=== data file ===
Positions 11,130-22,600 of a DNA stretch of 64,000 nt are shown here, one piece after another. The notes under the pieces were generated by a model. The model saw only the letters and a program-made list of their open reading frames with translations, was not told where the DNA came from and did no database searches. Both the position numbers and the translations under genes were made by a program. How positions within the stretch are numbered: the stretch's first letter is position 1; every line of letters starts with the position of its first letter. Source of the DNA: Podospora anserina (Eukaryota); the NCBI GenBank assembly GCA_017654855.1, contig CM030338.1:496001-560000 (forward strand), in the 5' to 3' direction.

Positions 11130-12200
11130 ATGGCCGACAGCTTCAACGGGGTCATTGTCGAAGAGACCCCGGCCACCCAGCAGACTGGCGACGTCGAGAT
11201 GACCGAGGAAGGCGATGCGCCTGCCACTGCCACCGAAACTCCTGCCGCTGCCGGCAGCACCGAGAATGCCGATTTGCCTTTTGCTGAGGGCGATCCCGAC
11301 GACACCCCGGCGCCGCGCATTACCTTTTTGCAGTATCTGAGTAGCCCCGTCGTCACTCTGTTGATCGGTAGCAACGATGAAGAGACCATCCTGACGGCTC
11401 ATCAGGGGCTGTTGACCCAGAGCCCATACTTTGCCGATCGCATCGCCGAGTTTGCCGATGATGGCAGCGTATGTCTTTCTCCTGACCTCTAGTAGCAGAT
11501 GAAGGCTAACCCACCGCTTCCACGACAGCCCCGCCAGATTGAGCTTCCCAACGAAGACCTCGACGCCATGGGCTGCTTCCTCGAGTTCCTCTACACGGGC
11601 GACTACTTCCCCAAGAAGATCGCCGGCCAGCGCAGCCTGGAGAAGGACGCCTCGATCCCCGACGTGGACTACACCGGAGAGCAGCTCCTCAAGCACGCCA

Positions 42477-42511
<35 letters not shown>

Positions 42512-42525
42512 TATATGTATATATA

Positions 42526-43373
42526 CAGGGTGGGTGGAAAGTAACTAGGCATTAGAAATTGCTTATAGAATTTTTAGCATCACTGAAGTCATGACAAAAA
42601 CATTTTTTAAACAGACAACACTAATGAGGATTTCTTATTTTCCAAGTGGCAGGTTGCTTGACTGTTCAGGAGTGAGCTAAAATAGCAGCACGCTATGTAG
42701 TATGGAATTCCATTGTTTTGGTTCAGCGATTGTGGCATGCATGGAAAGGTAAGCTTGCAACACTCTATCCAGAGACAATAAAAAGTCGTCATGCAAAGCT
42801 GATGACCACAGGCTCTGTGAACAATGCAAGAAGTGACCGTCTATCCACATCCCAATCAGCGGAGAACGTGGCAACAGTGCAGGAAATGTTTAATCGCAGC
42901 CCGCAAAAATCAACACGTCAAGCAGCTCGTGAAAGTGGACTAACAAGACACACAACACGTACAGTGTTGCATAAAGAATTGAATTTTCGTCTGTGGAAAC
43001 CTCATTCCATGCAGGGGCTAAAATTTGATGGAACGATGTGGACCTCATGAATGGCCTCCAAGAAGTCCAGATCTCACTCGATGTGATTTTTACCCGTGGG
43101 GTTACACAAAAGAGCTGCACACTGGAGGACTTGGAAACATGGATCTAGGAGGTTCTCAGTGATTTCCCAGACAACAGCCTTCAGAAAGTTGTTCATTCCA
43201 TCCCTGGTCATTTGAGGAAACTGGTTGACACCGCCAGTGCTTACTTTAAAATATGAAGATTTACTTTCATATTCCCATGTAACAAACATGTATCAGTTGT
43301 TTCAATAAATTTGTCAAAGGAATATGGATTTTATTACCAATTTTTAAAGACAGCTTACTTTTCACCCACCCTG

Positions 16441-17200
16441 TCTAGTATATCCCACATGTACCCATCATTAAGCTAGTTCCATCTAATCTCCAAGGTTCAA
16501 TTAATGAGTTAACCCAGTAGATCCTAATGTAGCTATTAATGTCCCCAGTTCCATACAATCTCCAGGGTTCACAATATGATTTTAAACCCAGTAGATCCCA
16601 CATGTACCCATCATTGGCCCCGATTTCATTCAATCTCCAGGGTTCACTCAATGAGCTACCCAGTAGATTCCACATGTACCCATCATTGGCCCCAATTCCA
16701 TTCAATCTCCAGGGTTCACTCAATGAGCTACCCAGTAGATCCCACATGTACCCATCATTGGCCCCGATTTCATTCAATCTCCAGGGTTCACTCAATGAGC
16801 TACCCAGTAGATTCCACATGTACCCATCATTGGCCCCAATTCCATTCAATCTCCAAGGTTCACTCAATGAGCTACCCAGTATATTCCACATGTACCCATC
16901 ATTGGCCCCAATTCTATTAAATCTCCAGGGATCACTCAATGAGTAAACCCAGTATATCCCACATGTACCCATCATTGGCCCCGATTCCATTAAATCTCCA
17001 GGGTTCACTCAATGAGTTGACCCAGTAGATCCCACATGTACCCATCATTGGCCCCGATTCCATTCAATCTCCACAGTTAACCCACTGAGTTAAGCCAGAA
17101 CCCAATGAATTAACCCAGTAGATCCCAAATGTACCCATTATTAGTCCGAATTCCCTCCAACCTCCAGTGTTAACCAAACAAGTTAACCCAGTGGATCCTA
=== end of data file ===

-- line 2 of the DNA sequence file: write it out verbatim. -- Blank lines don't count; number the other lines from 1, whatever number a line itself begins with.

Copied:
Positions 11130-12200